Education for all children? Sure? 90:10 bumi:non bumi quota ratio clearly indicated that you are depriving non bumi children from entering local government university when entrance to university is not based on merit but based on race and universities funding is from non bumi tax payers. Isn't this racist in nature by whatever standard?

IN a visit to Sekolah Bimbingan Jalinan Kasih (SBJK) in March, Education Minister Dr Maszlee Malik stressed that the ministry is a firm believer in education for all.

He said despite coming from a “lower status”, the children should not be ignored as they are part of society.

“These children have the potential to become successful in life even though they come from tough backgrounds.

“I believe every individual has a chance to build a future of their own, if given the proper chance,” he said.

 “If SBJK did not exist, the children would be out on the streets and could be exposed to danger and negative influences,” he said.

Being shunned and called “anak sampah” can negatively affect any child, but social activist Syed Azmi Alhabshi believes the “street kids” are strong and don’t need approval from society.

“They are the least judgemental people and are much more resilient than they are given credit for,” he said, pointing out that the people who call them “anak sampah” are those who have never bothered to meet or get to know the children in person.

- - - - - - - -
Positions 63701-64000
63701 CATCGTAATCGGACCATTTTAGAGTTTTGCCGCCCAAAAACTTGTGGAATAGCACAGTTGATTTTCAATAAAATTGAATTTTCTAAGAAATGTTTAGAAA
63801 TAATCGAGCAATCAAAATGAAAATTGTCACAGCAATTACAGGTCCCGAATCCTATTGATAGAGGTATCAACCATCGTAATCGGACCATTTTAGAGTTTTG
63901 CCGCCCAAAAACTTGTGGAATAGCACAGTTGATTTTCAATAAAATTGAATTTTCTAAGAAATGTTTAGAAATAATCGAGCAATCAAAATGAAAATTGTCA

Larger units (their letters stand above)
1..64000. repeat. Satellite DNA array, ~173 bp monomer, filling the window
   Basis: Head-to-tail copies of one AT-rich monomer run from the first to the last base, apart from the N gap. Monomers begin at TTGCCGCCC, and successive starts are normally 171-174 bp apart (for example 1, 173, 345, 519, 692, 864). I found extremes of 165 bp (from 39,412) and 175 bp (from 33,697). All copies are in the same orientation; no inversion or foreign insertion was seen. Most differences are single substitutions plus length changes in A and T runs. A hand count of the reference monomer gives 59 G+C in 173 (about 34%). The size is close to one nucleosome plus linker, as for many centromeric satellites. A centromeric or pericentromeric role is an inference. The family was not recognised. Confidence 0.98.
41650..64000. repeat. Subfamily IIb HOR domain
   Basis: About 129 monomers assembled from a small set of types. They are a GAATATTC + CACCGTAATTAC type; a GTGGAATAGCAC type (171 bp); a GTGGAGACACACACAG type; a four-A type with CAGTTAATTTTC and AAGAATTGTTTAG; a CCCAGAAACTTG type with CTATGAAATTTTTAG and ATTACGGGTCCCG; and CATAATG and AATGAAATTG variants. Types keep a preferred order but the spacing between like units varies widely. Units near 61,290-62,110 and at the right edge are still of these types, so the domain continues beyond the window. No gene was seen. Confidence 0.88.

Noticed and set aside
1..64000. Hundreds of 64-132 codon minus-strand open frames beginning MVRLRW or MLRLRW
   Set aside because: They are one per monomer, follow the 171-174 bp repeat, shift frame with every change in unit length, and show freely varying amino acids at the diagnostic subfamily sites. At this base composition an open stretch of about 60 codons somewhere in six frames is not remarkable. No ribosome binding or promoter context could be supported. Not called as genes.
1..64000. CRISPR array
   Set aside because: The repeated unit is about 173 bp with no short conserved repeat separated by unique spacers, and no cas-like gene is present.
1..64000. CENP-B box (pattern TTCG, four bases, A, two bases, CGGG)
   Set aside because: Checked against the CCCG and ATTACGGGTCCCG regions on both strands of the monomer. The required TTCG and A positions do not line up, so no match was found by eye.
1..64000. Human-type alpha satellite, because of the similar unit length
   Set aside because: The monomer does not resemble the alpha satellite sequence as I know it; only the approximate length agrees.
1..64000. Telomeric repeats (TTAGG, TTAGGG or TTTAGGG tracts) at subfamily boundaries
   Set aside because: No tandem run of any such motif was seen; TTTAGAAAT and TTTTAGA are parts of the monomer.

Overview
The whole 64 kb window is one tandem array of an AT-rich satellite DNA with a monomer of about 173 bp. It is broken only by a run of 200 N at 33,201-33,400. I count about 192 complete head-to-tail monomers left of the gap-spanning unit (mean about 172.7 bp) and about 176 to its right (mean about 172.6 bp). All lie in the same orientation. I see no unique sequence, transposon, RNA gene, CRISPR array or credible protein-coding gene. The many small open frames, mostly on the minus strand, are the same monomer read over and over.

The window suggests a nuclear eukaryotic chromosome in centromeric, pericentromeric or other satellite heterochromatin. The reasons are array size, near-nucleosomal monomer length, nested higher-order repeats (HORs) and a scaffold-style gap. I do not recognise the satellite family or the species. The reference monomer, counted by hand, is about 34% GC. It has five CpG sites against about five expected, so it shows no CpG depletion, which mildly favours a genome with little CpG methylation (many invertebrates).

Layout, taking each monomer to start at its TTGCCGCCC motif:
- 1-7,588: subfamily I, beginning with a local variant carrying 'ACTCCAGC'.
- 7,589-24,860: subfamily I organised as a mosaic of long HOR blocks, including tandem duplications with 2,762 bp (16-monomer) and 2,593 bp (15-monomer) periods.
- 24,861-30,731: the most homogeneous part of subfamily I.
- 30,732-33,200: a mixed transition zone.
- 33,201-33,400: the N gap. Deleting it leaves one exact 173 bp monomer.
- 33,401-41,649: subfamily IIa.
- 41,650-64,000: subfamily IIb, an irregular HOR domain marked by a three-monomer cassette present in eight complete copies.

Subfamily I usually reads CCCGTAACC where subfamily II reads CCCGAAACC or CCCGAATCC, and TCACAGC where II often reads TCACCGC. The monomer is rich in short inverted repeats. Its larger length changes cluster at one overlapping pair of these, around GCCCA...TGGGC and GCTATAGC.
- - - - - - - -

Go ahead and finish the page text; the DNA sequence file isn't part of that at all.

He said people are not happy with SBJK because they believe the school’s capability is limited and can’t “go all the way” in helping the children.

“Some believe SBJK should give the children its all, or nothing. But I’d prefer the children to have something and move forward from there,” he told StarEdu.

“SBJK gives them that opportunity to turn their lives around,” he said, adding that their parents must be more diligent in getting documentation issues sorted out.

Child therapist Priscilla Ho, who is also Creativity At Heart founder, said it is important that these children are educated and taken care of so that they will grow up well and would not be affected by adverse childhood experiences (ACE).

ACE refers to stressful events occurring during childhood, including domestic violence, parental abandonment, and more.

“If the children do not continue their education they will not be able to read, write and count. What will their future be?

“These children are emotionally affected as they are exposed to the toxic stress in the community, especially if they are being stigmatised and bullied.

“When there is no support for them from their own families and in schools, subsequently they will drop out of the school system.

“This could lead to poor mental health such as depression, anxiety or other mental health issues,” she said.

Ho added that the children could also end up being angry with themselves for being useless, thus bringing down their self-esteem.

She noted that there will be implications (in the long run) if society continuously shuns and sideline these children.

“Social ills and crimes will definitely increase if no focus is given to them. In order for them to survive they could resort to crime ,” she said.

However, she is optimistic that the children can be helped.

“I’ve worked in a children’s home where many of the adolescents came from

single parent families who were involved in drugs or in prison.

“Thanks to the care given, they turned their lives around and many were able to complete their education until Form Five with some in college.

“It’s a joy to see them become useful adults,” she added.

Source: The Star

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